CAMX 2017 preview: Hennecke
Hennecke Inc. (Lawrence, PA, US) is emphasizing the composite license plate holder of the KTM 1290 Super Duke R, a 1300-cc, 170-hp, V-engine high-performance motorcycle. Hennecke worked as part of the R.A.C.E. project (Reaction Application for Composite Evolution) to industrialize the new CAVUS-technology from KTM Technologies, which allows the production of hollow composite parts using an automated high-pressure resin transfer molding (HP-RTM) process. This technology was applied to the license plate holder and helped reduce the weight from 765g to 265g, a weight savings of 60%. The Hennecke STREAMLINE resin metering machine was used in the HP-RTM process and reportedly played a critical role in development of the license plate holder. STREAMLINE includes pressure control, sensors in the mixhead outlet, hydraulically controlled back-pressure function and mold filling monitoring. Booth K56.
Boom Technology describes its program to validate a cost-effective faster-than-sound airliner.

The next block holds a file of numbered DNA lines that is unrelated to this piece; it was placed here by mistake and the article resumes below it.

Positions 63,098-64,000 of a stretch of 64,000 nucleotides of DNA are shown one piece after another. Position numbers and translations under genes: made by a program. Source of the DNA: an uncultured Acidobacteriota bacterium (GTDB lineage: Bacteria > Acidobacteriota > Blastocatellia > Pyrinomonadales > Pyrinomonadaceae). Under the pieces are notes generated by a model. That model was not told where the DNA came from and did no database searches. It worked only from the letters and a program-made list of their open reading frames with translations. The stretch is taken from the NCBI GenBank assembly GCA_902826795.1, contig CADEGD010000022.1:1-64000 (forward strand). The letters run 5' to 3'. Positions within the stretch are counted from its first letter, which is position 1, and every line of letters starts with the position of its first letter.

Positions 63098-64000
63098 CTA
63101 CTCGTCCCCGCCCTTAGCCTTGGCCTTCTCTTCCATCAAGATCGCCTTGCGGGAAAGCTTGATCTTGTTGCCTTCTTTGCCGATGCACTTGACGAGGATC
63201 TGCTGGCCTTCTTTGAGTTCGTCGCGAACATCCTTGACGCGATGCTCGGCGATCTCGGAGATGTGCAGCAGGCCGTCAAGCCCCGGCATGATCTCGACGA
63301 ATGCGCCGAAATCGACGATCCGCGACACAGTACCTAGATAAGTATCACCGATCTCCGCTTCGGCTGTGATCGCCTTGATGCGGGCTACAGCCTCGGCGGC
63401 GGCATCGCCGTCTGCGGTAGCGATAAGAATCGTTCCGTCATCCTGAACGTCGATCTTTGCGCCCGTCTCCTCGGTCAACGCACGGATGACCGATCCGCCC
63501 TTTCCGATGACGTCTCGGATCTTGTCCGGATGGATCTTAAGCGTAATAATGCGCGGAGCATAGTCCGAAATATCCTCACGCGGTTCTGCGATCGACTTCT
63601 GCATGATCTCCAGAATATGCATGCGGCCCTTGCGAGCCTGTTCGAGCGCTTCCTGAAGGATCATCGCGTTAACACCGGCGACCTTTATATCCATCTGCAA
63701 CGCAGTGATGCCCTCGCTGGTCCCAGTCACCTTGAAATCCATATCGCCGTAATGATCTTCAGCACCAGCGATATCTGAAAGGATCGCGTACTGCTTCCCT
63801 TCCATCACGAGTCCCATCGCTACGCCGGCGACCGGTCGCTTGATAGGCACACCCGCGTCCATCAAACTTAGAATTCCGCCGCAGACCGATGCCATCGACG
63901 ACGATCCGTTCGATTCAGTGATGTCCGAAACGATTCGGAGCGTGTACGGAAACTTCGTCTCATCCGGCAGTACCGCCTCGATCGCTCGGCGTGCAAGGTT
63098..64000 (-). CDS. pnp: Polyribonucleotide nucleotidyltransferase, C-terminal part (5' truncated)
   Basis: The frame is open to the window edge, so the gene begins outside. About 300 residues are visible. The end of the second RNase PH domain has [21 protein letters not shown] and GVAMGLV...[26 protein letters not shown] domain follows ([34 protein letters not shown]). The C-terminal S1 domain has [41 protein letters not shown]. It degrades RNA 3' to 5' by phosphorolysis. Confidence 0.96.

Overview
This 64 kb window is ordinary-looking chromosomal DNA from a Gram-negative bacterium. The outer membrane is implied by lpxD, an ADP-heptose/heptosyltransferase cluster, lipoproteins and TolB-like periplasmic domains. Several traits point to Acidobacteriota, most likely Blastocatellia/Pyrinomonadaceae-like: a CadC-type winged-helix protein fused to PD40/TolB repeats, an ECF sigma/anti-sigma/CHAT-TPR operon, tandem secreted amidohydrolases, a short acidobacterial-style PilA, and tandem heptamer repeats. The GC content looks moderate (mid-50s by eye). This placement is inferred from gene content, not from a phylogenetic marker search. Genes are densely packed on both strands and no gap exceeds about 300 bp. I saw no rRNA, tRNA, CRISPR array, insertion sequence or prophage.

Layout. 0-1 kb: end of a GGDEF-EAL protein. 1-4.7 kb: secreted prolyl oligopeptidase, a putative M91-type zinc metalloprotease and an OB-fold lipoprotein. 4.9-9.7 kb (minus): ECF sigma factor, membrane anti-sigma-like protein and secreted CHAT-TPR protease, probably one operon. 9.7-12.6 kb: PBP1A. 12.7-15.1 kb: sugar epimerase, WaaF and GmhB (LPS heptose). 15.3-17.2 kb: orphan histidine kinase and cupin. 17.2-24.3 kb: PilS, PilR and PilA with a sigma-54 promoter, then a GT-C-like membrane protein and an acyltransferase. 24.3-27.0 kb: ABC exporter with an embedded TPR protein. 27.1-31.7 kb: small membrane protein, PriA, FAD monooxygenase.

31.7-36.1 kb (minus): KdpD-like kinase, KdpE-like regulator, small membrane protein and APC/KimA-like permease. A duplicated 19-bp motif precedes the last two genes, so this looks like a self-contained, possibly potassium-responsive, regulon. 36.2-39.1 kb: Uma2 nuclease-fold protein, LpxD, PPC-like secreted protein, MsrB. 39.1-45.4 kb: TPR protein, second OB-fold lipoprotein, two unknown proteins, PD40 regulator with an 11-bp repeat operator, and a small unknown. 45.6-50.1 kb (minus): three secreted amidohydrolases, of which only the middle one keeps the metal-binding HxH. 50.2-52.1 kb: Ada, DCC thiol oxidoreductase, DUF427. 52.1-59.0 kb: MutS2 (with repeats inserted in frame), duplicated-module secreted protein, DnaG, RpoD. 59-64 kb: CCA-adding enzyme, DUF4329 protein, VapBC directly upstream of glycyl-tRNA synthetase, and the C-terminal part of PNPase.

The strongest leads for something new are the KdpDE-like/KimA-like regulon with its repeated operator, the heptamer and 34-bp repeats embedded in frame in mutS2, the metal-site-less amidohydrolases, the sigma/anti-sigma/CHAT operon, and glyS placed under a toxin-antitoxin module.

BMW AG's Dingolfing, Germany, auto manufacturing facility is well known for churning out a variety of car models and types, and the 7 Series is among them, famous for its steel/aluminum/composites construction. Does this car represent the optimum of composites use in vehiicles? This plant tour of the Dingolfing plant looks at how composites on the 7 Series come together.
Wind energy is putting the uncertainty that was the hallmark of this industry in the rearview mirror. Electricity from this renewable resource is cheaper and more competitive than it's ever been — and getting more so. This massive consumer of composite materials has a bright future.